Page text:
Sen. Jeff Rabon on Tuesday criticized the recent House passage of a resolution encouraging the Attorney General to defend the state in a federal lawsuit challenging the constitutionality of Oklahoma’s moratorium on the out-of-state sales of Oklahoma water.
Approval of House Concurrent Resolution 1088, Rabon said, amounted to little more than political grandstanding.
“Given that a federal lawsuit challenging the moratorium is still pending, passage of a resolution expressing intent to extend the moratorium is senseless,” said Rabon, D-Hugo. “It’s nothing more than posturing. I’ll be doing everything in my power to guarantee this isn’t heard in the Senate.”
In January 2007, the Tarrant Regional Water District, serving Fort Worth and Arlington, Texas, filed the lawsuit challenging Oklahoma’s moratorium on out-of-state water sales. Initially approved by the Legislature in 2002, the moratorium in 2004 was extended until November 1, 2009, or until the state completes a comprehensive scientific hydrological study of water resources.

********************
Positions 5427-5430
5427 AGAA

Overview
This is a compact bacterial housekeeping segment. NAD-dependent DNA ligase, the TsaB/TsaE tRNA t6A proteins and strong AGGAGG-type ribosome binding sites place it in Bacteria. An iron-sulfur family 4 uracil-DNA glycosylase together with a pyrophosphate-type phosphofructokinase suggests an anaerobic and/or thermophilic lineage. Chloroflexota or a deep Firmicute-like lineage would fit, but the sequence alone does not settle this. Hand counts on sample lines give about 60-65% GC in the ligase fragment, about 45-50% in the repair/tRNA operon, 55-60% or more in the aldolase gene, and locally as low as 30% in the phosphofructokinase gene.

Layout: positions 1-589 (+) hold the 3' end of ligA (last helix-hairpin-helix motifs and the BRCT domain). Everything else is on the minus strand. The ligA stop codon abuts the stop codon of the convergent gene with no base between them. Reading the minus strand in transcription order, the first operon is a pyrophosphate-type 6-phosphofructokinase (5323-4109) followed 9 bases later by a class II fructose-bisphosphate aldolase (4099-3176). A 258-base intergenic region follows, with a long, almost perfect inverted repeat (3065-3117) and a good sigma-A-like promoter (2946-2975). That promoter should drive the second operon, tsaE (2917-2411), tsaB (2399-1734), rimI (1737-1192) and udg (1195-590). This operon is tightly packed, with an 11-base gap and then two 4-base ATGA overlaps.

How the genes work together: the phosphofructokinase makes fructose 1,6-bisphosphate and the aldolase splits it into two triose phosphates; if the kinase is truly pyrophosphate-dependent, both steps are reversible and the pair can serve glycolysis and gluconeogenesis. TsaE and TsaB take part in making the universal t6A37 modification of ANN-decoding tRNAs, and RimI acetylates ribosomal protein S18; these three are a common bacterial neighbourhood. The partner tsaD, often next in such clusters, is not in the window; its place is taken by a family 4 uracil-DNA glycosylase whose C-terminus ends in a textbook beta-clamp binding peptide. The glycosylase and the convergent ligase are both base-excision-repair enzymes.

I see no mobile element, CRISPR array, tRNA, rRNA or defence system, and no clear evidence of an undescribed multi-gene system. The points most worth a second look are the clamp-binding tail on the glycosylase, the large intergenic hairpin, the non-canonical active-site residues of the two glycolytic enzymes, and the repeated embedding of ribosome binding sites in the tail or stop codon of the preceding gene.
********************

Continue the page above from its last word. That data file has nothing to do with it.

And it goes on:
The Texas proposal seeks to make use of runoff water which flows from the Kiamichi River into the Red River. Officials from the Oklahoma Water Resources Board estimate that between 1.5 and 1.7 million acre feet of water empties each year from the Kiamichi River into the Red River, where it becomes too salty to be used as drinking water.
“Without having a completed study from which to reference and without having a settled opinion on the constitutionality of the moratorium, it makes absolutely no sense to offer, let alone approve this resolution,” Rabon said. “The original statute is what got us into federal court in the first place. It’s an issue that demands a more measured approach, rather than being reduced to an opportunity for grandstanding.”